Irish trans woman wins EU prize after 17-year battle for gender recognition
An Irish trans woman who spent nearly two decades suing the Irish government for her right to gender recognition has been awarded a European honour.
Dr Lydia Foy spent over 17 years in the court system arguing for her right to gender recognition in the Republic of Ireland – which until this year did not recognise trans people at all.
However, after a string of court victories for Dr Foy, the government committed to passing a gender recognition law to finally grant rights to trans people – and did so earlier this year,
The progressive new law, which came into effect last month, includes sweeping changes to allow transgender people to self-declare their gender, by filling out a simple form.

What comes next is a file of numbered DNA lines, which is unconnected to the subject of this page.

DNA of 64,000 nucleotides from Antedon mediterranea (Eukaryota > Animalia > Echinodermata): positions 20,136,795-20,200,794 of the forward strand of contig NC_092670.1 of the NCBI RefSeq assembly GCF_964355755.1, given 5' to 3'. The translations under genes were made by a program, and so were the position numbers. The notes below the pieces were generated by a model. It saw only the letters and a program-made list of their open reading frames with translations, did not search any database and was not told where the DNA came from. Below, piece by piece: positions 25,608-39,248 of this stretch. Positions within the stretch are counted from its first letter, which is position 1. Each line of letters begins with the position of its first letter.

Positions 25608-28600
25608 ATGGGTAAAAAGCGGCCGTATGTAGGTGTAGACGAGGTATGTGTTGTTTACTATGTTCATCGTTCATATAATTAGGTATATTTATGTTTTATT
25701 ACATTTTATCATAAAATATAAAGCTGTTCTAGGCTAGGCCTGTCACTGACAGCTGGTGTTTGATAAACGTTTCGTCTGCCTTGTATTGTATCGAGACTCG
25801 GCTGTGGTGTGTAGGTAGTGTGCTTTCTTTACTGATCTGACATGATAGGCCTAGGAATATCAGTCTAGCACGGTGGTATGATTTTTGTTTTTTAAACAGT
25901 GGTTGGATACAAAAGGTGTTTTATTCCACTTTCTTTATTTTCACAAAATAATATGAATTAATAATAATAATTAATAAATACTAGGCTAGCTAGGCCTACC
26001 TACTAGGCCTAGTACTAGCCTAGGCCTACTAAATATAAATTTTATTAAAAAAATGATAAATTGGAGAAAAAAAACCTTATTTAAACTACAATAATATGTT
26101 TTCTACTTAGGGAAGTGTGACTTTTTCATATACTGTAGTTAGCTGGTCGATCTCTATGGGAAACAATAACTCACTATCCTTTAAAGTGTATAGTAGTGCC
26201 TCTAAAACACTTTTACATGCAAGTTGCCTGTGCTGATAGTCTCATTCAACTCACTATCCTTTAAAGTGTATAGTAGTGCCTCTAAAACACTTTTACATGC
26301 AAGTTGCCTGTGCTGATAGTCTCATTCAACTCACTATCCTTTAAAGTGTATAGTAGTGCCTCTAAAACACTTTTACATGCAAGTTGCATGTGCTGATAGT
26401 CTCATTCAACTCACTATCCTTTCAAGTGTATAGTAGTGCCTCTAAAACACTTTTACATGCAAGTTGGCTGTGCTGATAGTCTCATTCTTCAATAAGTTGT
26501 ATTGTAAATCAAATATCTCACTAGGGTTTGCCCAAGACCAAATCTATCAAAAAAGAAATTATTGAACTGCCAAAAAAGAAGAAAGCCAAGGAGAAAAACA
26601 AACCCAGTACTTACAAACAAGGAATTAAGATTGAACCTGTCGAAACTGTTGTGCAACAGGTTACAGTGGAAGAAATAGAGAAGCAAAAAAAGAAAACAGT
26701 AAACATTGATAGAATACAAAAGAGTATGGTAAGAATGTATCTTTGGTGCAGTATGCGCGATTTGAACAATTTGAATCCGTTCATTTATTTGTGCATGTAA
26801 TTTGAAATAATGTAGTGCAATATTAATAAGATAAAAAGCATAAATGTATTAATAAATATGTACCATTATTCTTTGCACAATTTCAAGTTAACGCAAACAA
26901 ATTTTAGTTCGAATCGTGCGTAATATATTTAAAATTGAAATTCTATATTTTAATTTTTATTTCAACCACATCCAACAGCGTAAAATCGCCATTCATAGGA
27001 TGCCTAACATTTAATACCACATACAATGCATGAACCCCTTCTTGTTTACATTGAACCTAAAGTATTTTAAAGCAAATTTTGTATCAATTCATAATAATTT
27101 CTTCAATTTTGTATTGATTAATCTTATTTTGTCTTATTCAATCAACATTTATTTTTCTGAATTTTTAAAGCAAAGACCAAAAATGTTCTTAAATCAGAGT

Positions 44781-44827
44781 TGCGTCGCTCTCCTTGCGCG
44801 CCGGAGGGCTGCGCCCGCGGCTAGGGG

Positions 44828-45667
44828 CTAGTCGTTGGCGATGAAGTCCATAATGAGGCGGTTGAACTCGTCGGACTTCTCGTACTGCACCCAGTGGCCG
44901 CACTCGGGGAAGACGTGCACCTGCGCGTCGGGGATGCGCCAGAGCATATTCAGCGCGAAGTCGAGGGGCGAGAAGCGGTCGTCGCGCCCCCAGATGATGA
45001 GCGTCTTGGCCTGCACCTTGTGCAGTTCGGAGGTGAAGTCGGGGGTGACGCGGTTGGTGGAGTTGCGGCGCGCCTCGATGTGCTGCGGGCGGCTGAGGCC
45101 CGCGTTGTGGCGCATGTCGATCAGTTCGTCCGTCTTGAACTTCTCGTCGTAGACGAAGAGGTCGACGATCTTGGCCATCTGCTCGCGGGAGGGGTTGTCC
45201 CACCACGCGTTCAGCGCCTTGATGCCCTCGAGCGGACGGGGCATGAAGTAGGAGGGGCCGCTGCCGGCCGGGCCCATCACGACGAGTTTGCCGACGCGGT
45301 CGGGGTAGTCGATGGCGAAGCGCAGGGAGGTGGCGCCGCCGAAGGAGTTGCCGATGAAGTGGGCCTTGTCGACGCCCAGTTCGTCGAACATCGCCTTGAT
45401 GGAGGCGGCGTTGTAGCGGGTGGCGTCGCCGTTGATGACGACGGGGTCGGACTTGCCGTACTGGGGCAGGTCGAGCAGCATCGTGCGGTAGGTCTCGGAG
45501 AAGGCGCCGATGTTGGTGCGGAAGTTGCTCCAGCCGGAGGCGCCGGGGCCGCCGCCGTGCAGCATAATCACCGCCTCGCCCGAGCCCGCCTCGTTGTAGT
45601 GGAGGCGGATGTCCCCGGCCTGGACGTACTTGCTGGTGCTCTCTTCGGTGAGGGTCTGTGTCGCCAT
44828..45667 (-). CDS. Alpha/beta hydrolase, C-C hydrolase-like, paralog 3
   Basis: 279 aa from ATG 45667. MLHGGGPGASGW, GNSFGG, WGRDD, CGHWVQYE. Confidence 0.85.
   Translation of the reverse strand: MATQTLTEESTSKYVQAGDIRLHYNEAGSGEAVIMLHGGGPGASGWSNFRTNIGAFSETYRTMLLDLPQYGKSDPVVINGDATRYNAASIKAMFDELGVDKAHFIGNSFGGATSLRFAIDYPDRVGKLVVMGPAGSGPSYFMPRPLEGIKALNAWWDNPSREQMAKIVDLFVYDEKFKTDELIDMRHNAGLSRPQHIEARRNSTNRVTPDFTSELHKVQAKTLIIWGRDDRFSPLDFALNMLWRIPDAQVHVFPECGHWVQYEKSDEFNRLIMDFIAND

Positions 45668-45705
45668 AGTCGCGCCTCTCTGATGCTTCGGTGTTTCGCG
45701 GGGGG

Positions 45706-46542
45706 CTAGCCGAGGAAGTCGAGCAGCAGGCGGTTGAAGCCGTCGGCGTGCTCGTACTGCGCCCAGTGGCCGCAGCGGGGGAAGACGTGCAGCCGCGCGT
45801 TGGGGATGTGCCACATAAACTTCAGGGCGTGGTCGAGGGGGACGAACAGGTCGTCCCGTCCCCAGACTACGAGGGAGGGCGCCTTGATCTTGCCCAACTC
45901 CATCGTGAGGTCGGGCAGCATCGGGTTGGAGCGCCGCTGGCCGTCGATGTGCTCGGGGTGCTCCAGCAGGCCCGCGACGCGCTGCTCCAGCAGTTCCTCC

The new process has been hailed for its lack of bureaucracy and medical requirements- the form to change legal gender is is shorter than the one to renew a passport.
Dr Foy was awarded the European Parliament’s Citizen’s Prize in Brussels this week, in recognition of what she achieved.
She said: “I feel now that with the endorsement of Europe and the endorsement of Ireland, I can say yes, maybe I was doing something right for the good of people, for access to the law and for future generations when it comes to diversity. Hopefully we’ll have a more open mind and won’t be marginalising anybody
Sinn Féin MEP Lynn Boylan told the Irish Times: “Not only from an Irish point of view, but hearing she’s the first transgender person to receive any sort of European award or recognition is a really important message to send to transgender communities across Europe.”